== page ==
Lifestyle / Supporting a Thyroid Patient

5 Ways You Can Support the Hypothyroid Person in Your Life Right Now

5 Ways You Can Support the Hypothyroid Person in Your Life Right Now

Knowing how best to support someone with hypothyroidism (also sometimes called an underactive thyroid)  can feel difficult.

If you’re feeling overwhelmed about what your loved one’s diagnosis of hypothyroidism means, how it affects them and how you can help to support them, then you’ve come to the right place. This post is going to cover 5 key steps you can take to begin supporting them right now.

Because when they feel supported and understood, you’re more likely to experience a strengthened connection and happier relationship as a result.

Living With Someone With Hypothyroidism

Adam and Rachel

1. Support Them at Appointments

Many of us with thyroid disease feel intimidated by medical appointments. We often leave feeling deflated; unheard and doubted by the medical professional who insists that our hypothyroidism is ‘easy to treat’ and ‘well-managed’, even though we certainly don’t feel that way!

To help the thyroid patient in your life get the most out of their medical appointments, you can support them in a few ways:

  1. Go to appointments with them – validate what they’re saying, give examples to the doctor about how you see them being affected by their thyroid symptoms and prompt your loved one with the key points they wanted to cover.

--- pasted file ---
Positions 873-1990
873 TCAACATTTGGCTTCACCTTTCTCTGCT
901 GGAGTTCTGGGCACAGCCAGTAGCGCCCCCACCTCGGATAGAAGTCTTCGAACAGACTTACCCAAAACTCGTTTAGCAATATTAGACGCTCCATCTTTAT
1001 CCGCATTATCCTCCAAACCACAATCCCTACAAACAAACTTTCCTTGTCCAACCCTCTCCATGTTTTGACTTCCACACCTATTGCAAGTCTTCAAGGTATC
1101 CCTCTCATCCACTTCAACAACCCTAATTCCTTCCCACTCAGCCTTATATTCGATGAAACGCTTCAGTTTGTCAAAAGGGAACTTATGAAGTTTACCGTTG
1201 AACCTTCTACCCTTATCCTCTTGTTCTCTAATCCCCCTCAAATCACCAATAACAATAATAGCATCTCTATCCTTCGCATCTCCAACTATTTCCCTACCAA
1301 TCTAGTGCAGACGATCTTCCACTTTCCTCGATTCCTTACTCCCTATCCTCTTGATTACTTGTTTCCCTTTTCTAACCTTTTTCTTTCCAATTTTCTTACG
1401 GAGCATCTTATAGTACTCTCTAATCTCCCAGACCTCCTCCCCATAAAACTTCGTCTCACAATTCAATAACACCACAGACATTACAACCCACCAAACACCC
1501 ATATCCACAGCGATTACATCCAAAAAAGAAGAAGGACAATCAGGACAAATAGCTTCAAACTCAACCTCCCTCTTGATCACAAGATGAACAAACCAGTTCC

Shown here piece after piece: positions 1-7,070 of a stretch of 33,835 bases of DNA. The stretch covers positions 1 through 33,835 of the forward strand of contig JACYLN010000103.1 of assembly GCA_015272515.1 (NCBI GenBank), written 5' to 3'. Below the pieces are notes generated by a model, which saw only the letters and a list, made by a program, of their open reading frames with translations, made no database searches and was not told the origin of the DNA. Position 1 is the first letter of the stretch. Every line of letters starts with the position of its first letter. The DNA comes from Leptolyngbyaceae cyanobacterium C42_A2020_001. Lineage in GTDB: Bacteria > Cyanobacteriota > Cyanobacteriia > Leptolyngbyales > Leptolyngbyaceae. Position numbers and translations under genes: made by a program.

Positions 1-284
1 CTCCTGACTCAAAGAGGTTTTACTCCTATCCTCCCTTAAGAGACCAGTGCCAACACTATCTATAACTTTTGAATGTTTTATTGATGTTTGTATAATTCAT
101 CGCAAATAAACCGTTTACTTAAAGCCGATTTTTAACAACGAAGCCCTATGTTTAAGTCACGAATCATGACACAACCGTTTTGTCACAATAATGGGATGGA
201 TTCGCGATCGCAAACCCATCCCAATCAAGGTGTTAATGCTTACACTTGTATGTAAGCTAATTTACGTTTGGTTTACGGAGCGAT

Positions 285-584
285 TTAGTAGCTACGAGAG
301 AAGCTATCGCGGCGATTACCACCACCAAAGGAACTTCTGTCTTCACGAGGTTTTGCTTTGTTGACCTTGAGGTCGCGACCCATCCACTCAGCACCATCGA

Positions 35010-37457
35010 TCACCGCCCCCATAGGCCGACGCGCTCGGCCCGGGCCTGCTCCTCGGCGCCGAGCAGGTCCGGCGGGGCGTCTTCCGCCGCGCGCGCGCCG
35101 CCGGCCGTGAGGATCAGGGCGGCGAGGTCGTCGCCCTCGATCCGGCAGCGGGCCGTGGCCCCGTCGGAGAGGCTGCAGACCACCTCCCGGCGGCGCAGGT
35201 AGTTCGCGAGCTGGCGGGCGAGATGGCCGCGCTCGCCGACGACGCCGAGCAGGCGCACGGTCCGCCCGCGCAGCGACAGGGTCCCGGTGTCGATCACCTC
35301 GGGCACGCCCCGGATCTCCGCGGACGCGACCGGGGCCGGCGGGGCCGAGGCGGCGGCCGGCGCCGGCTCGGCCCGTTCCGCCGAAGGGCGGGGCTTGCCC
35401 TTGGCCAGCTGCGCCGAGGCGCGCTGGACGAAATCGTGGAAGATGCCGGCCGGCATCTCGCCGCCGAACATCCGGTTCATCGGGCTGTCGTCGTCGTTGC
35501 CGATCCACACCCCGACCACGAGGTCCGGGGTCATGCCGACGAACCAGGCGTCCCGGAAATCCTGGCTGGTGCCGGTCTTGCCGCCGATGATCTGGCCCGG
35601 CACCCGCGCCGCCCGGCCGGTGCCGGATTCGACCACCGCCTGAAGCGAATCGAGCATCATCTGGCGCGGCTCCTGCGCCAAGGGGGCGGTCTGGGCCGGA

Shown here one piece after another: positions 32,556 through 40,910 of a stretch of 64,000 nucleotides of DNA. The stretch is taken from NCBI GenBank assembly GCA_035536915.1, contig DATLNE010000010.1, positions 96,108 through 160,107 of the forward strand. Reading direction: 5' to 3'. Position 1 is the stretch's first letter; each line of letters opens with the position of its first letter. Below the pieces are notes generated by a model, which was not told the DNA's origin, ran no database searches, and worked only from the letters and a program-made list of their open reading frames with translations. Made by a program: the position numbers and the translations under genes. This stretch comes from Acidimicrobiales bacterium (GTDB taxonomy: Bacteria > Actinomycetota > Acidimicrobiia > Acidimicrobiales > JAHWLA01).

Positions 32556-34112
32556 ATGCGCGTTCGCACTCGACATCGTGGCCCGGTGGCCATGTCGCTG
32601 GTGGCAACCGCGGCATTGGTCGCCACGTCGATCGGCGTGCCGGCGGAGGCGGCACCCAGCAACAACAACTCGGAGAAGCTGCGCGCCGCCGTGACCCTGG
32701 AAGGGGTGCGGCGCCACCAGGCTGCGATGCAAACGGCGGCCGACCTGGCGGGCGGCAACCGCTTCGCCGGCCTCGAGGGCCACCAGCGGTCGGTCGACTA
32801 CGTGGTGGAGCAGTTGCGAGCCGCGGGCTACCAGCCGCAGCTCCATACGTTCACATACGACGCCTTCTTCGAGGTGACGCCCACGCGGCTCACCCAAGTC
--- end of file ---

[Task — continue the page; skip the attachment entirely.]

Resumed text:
2. Help them plan – help them prepare any printed research and supporting papers in regards to what they wish to ask the doctor. Practise acting out the appointment with them so they can build confidence.
  3. Help them find the right doctor – the right doctor will naturally feel like the right fit. They will offer the treatment options your thyroid patient needs in order to recover their quality of life, be a good listener and compassionate.

2. Support Us in Trusting Our Own Bodies

No one knows their own body better than anyone else, and that includes you! You know when something is up, when something doesn’t feel right and that it’s not your ‘norm’, and this is also true for those with health conditions. We can often feel when medication isn’t working the way that it used to, our health status has changed or a new symptom could be down to that pesky hypothyroidism…

However, we are repeatedly told that hypothyroidism is ‘easy to treat’ and ‘taking this one pill a day will make things all good again’, which overrides this message that we will know ourselves whether it is really working for us.

Just because we are taking thyroid medication, doesn’t necessarily mean that we won’t have ongoing symptoms, flare ups or require a dosage or change in medication type at some point.

If we start to mention that we’re feeling certain thyroid symptoms returning or new ones cropping up, encourage your loved one to listen to them and trust those whispers from our body before it screams.

Rachel Walking on The Beach

3. Support Our Next Steps

Thyroid patients navigating what they can do themselves to improve their health can quickly become overwhelmed. There is so much info out there and with thyroid fatigue and brain fog among the most common symptoms, it can be difficult to fully absorb the useful stuff.

This is where you can really help. Read the info we’re reading too (books, articles, studies etc.), help us to locate a good, thyroid literate doctor (resources here!) and remind us to take those supplements, keep up with any exercise that is helping us or any other steps we’re taking to improve our health.